I apologize in advance for the explicit words, the question is anyway purely linguistical. Feel free to censore the words if appropriate.

I have heard that the American slang expression "Do not break my balls!" was brought to America by the Italian mafia, literally translating the very common Italian expression "Non rompermi le palle!", a vulgar way of saying "Stop bothering me!".

First of all, is this true?

Second: I have heard that in Colombian Spanish slang, especially among outlaws, the expression "Que gonorrea!" is used analogously to the English "What a pain in the ass!". In Sicilian dialect there exists an expression, "Che camurria!", which means the same both literally and in use. Could this expression be brought to Colombia by the Italians outlaws? Or is there a Latin common origin? (To the best of my knowledge, nowhere else is an analogous expression used.)

Are there any other examples of words (maybe) spread to other languages by the crime?

  • Here's the earliest cite I could find in google books: a court case from 1943, where the defendant used "break my balls" in response to cross-examination. So that certainly suggests a criminal origin. Unfortunately there's not enough of the case transcription freely available to determine if this guy was mobbed up or not. Given the era, and how he's using language, I suspect he was. But that's all it is: a suspicion.
    – Dan Bron
    Jun 17, 2016 at 12:36
  • A huge part of the modern Russian derives from "fenya". Including some counter-intuitive cases, e.g. "hemorrhoids" and "headache" both are basically synonyms of "trouble", widely used by non-criminals. Jun 17, 2016 at 13:10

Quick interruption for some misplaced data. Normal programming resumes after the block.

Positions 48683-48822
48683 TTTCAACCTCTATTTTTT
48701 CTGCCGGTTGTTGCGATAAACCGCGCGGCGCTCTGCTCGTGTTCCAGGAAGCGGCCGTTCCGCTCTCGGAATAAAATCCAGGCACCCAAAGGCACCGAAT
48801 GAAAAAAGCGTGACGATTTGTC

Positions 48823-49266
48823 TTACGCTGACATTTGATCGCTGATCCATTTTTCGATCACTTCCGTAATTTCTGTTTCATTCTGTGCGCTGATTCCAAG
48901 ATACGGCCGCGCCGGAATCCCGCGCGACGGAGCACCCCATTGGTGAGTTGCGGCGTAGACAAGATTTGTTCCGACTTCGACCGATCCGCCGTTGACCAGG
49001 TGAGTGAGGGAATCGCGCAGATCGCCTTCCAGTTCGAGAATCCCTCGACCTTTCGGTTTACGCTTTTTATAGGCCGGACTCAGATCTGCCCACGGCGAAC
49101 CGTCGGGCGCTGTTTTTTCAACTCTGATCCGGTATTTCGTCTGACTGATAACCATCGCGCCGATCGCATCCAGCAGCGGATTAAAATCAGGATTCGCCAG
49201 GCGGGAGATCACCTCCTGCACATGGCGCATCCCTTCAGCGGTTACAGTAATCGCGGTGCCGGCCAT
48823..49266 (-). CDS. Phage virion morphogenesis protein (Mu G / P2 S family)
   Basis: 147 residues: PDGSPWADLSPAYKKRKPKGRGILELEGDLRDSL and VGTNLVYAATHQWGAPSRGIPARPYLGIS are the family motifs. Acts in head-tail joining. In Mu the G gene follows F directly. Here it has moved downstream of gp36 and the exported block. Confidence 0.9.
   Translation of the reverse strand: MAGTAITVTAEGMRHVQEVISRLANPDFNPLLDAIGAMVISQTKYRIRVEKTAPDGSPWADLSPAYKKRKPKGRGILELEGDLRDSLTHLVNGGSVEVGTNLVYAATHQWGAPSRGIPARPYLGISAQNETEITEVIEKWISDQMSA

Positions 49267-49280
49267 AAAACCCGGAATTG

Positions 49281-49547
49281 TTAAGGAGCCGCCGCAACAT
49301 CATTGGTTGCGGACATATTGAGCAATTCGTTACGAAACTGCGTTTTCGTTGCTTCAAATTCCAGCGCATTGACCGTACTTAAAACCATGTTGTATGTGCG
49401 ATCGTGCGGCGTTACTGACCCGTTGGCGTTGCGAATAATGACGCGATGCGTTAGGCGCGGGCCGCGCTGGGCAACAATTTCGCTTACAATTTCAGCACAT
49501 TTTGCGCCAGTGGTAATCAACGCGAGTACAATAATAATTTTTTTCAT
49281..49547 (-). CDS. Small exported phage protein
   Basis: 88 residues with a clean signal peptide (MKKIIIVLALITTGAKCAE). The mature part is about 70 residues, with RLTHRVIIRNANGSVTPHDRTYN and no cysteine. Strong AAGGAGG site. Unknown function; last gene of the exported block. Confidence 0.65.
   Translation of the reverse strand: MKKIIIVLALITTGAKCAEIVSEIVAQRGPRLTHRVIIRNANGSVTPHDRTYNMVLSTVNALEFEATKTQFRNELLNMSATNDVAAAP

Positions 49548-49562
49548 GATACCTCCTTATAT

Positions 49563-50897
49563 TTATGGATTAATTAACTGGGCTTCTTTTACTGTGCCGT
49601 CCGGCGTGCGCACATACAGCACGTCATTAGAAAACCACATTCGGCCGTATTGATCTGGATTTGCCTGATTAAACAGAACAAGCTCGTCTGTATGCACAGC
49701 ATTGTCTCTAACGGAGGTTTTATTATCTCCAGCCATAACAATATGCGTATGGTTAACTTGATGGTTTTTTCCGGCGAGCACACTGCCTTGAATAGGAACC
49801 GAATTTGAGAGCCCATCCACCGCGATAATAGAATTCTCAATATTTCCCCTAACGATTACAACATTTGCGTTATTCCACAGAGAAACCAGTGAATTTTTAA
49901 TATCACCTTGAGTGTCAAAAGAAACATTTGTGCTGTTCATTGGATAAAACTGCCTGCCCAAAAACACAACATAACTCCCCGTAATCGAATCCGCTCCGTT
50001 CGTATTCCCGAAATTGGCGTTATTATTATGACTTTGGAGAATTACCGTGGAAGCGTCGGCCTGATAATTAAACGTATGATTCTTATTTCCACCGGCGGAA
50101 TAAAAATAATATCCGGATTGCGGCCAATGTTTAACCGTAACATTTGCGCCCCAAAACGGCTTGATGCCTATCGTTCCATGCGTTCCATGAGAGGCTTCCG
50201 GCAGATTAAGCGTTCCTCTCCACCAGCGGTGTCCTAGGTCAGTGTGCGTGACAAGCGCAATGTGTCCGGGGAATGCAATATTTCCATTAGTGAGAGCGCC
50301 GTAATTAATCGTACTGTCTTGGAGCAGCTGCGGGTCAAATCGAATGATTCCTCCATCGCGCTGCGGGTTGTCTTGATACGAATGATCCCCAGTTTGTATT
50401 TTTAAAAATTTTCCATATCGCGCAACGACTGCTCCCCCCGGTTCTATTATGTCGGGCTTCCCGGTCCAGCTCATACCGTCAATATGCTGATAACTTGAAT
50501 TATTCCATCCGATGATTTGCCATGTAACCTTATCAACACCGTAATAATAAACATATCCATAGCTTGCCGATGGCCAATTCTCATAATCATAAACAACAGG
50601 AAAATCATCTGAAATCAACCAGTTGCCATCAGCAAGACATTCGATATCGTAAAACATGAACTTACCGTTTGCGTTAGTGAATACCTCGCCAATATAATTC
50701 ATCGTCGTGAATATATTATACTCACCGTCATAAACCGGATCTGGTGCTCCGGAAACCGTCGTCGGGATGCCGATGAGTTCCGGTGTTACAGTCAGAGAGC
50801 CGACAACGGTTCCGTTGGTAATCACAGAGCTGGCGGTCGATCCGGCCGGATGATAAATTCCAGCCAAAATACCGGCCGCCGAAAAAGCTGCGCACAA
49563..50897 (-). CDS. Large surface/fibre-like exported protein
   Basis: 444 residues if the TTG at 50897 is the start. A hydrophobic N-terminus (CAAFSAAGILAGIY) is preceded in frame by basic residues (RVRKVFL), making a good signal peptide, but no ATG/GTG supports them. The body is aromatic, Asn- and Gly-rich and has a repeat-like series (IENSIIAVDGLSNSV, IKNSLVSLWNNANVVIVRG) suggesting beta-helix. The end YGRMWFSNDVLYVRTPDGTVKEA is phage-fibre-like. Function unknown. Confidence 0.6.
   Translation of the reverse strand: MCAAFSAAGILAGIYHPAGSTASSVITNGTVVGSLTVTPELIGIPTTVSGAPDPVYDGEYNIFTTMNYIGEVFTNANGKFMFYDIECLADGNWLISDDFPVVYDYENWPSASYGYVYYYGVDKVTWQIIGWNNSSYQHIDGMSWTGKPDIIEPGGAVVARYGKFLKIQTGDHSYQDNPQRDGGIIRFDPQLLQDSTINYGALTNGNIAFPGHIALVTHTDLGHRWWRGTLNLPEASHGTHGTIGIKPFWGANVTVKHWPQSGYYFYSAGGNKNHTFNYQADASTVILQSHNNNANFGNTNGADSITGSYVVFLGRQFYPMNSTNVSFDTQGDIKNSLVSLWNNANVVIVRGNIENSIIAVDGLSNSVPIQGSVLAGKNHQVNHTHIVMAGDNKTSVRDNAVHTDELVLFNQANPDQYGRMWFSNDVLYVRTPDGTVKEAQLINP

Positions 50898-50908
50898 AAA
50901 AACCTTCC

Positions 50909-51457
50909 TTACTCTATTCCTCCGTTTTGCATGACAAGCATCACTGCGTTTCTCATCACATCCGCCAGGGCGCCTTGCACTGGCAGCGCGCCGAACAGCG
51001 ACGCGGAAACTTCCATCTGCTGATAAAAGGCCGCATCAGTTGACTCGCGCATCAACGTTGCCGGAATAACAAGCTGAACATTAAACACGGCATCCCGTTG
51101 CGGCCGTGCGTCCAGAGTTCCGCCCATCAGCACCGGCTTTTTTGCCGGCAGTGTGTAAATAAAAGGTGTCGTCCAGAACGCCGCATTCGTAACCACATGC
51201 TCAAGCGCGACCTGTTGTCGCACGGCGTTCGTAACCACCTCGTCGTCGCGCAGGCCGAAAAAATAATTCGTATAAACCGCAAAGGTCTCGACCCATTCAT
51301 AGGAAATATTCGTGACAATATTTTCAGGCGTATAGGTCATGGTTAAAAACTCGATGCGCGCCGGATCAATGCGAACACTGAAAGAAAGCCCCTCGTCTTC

• I wonder if "squeezing my shoes", apparently made popular by Andy Sipowicz, is also a calque from something in Italian?
    – user6726
    Jun 18, 2016 at 16:07

2 Answers 2


According to the following source, the expression "break/bust my balls" comes from the old practice of cattle castration:

  • Whether it’s busting or breaking, balls or stones, this expression has long been used by young men (and not a few women) to express a wide range of emotions brought about by the words or actions of another.

  • Although the phrase usually accompanies laughter, it arose out of a truly painful, yet common practice among beef cattle operators where they bust the bull’s balls as a method of castration.

From Today I found out


It looks like camurria comes from Tuscany and it used to mean "sickly person, basically because old". In Sicily it is now a euphemism for gonorrhea. The first link is a reknown linguist, De Rienzo, the second one is just local news but refers to Devoto-Oli, possibly the best italian dictionary ever. http://forum.corriere.it/scioglilingua/02-11-2010/camorra-e-camurria-parte-i-1648070.html https://www.cataniatoday.it/social/cosa-significa-italiano-parola-siciliana-camurria.html

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